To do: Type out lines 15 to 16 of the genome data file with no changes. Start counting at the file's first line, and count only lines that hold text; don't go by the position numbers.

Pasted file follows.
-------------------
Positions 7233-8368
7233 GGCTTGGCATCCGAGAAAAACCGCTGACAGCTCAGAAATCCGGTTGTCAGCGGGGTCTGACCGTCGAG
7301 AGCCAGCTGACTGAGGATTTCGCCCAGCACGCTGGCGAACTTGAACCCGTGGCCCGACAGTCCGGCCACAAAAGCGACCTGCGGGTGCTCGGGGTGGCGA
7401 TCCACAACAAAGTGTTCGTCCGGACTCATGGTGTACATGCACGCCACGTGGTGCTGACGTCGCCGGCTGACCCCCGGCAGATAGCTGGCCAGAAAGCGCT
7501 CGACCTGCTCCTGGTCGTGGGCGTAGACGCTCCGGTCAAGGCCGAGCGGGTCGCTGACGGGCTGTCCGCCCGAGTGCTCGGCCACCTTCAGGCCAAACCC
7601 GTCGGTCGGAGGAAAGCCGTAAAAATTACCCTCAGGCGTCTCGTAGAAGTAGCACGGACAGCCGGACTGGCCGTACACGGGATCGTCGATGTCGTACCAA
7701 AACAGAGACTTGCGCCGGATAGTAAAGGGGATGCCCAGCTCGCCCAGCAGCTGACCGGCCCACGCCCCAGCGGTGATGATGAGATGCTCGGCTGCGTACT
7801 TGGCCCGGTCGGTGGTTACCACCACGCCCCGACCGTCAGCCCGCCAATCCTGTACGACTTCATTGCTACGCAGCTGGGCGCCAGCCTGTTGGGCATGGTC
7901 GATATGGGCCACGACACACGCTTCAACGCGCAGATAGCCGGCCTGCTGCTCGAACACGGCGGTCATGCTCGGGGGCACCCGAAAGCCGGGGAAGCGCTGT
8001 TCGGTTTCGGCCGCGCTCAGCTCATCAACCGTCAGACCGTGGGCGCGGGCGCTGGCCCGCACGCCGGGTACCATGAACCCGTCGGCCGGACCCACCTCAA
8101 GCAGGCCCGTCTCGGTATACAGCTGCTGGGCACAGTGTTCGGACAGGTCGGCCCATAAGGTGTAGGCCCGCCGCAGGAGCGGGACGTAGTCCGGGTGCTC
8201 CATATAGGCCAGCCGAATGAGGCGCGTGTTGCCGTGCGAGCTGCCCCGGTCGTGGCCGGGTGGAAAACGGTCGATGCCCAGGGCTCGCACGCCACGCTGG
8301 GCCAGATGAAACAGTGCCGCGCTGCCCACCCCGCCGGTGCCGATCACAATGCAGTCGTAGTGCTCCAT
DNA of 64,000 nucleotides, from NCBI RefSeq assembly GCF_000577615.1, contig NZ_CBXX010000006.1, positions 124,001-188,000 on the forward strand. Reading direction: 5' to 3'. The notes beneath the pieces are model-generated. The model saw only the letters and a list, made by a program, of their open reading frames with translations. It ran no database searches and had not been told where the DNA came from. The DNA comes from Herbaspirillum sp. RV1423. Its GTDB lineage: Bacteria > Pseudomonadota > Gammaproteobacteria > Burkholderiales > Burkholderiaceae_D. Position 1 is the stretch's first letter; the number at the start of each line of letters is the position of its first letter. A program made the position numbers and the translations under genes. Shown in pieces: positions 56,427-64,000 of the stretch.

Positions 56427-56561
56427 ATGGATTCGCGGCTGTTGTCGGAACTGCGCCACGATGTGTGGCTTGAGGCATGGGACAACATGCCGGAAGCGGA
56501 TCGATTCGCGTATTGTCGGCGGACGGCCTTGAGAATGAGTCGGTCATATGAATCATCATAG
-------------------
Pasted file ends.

Positions 56427-56561
56427 ATGGATTCGCGGCTGTTGTCGGAACTGCGCCACGATGTGTGGCTTGAGGCATGGGACAACATGCCGGAAGCGGA